For newcomers to wine, it's easy to find a guide to follow, but good luck finding their equivalents when it comes to navigating the world of beer
America is a beer-drinking country -- we consume about 10 times as much per capita as wine -- but you'd never know it from the state of beer-related journalism. Most newspapers have a wine columnist, but few have a part-timer for beer; the New York Times turns to its wine writer, Eric Asimov, for the occasional write-up. That's not to say there aren't great beer writers, or great beer magazines, books, and blogs. But compared with wine, they're few and far between -- and, to put it as kindly as possible, not exactly aimed at the mainstream, non-beer-obsessed public.
This is a problem, especially during the current craft-beer renaissance. Newcomers to wine can follow a reliable guide like Asimov or the Wall Street Journal's Lettie Teague; good luck finding their equivalents (i.e., deeply knowledgeable but layman-accessible) in the world of beer. And while it's possible to find entire shelves of authoritative books on the Napa wine scene or the history of cabernet sauvignon, anyone looking for a comparable resource on brown ales or wet-hopping will find, at best, an ever-changing Wikipedia page.
Which is why the Oxford Companion to Beer was so highly anticipated in the months leading up to its publication -- and why it has been so viciously criticized upon its arrival. Edited by Garrett Oliver, the brewmaster at the Brooklyn Brewery, the book includes more than 1,100 entries by 166 contributors, covering everything from acrospires (the tiny sprouts that grow out of grain seeds) to the Zatec hop region in the western Czech Republic. Like other books in the Oxford University Press "companion" series, this is decidedly not encyclopedic: As Oliver makes clear in the introduction, while this is arguably the most comprehensive book on beer, it is by no means all-encompassing.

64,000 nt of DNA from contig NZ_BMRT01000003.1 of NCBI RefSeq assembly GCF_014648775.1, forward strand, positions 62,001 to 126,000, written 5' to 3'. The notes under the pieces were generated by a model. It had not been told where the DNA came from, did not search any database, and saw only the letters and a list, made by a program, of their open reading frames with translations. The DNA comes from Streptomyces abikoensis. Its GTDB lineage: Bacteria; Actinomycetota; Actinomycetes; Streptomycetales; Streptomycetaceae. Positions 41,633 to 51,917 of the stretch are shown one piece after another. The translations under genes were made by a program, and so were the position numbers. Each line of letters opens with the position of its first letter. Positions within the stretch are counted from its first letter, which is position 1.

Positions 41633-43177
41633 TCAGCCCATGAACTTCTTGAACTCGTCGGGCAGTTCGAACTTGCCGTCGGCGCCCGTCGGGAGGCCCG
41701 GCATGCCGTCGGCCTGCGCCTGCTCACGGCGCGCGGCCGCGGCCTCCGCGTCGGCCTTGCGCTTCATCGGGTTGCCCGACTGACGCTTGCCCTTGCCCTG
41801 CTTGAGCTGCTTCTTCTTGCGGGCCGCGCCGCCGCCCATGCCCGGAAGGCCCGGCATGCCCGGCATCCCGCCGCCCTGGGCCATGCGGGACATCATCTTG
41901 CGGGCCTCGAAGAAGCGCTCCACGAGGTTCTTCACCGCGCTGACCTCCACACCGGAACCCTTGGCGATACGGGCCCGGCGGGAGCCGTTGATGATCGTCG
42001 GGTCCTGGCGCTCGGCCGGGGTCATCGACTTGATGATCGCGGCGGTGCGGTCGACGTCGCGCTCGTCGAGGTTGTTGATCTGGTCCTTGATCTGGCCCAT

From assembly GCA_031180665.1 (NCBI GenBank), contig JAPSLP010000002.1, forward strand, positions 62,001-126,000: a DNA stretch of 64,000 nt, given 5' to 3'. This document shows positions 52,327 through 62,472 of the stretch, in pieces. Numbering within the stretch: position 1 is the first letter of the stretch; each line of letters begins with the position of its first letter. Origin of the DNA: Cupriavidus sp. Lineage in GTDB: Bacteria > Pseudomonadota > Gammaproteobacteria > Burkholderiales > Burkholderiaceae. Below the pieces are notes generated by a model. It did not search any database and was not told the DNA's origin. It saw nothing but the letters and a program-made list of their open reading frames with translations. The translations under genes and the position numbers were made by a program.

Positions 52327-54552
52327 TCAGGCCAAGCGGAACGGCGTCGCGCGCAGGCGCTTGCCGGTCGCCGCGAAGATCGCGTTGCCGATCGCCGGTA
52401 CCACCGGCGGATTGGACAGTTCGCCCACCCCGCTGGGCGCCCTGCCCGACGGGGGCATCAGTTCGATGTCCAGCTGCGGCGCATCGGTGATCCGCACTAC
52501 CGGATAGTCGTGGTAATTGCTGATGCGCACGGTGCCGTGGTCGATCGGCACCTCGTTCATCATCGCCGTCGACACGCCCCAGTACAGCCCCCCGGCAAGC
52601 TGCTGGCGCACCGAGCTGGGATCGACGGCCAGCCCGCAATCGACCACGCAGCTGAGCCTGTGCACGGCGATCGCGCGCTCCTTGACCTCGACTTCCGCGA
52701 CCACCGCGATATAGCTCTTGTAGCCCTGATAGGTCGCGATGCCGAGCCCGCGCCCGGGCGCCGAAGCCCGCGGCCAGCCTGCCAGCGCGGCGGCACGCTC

Nevertheless, online critics have made an intramural sport of identifying the book's omissions. There's no entry on Oregon's Deschutes Brewery, nor is there one for Avery or Stone, all three of them powerhouse craft breweries. Such absences would matter more if the book pretended to objective universality; as a companion guided by Oliver's subjective perspective, their absences are points for debate. Deschutes makes great beer, but is it important enough to the history and culture of beer that it warrants its own entry? Reasonable people can disagree, but Oliver clearly doesn't think so. The book, already 920 pages long, can only be so big.
More trenchant criticisms have come in the form of attacks on the Companion's accuracy, often under breathless headlines like "The Oxford Companion to Beer: Juggernaut or Dud?" and "A Dreadful Disaster?" There's even an unofficial Wiki for errata and clarifications. Many of the critics, like the British beer writer Martyn Cornell (who is, awkwardly, a contributor to the book), really know their stuff, and have identified several mistakes. Some of them are quibbles with language, some are outright errors.
Except for baseball fans, few groups get as worked up over details as beer geeks, so I'll set aside the relative importance of such errors to others. Cornell clearly thinks they matter; he nearly has a coronary while writing that "the lack of proper research shown by even the small number of examples I've quoted here, and the repetition of inaccuracies that they represent, threaten to wipe out much or all of the advances that have been made over the past 10 or so years in getting the history of beer into proper, accurately researched shape." (Presumably he doesn't mean the entries he wrote himself.) But what I find striking is how relatively few errors have been identified in the weeks since the book has been out. The Wiki has only about 40 entries, and most of them deal with matters of interpretation. In a book that may have upwards of 100,000 factual statements in it, the presence of a few dozen errors, while regrettable, is pretty impressive.